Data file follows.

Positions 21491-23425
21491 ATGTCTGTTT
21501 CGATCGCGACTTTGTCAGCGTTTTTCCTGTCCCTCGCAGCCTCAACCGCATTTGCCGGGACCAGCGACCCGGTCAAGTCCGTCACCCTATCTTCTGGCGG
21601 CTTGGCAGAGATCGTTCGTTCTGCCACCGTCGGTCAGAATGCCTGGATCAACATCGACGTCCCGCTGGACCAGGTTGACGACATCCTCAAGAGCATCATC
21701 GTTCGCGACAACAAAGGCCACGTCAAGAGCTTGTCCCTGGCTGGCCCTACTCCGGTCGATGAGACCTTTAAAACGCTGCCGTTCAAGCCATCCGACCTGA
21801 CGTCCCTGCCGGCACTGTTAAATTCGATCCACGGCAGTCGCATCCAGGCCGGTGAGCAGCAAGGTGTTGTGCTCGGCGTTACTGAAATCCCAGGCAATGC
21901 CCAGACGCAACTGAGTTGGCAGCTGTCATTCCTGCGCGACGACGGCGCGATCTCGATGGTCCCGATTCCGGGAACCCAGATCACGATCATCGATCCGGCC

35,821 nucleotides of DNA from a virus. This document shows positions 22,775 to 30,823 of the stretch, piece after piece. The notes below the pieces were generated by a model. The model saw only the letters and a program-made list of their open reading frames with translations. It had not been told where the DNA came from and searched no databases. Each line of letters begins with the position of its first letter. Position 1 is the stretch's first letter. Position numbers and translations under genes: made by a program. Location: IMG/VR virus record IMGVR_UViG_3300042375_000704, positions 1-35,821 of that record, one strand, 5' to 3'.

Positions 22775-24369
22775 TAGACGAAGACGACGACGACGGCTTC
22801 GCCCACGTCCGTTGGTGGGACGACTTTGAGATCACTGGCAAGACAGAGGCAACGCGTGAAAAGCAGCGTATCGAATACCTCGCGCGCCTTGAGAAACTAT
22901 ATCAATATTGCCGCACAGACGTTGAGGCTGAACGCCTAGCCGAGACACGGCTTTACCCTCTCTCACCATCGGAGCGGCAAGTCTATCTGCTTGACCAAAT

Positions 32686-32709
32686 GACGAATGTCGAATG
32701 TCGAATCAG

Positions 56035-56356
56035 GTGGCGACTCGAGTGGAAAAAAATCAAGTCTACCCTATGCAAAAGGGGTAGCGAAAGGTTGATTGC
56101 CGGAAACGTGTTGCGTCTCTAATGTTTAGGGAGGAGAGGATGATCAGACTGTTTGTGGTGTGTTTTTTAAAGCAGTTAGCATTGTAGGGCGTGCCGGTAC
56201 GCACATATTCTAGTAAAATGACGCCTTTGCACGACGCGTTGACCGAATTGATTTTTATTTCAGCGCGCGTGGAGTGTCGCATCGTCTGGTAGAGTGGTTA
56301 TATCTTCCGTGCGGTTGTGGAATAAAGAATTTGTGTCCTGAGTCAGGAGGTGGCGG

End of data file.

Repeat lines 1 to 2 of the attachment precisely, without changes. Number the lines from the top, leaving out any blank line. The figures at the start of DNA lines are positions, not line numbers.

Positions 21491-23425
21491 ATGTCTGTTT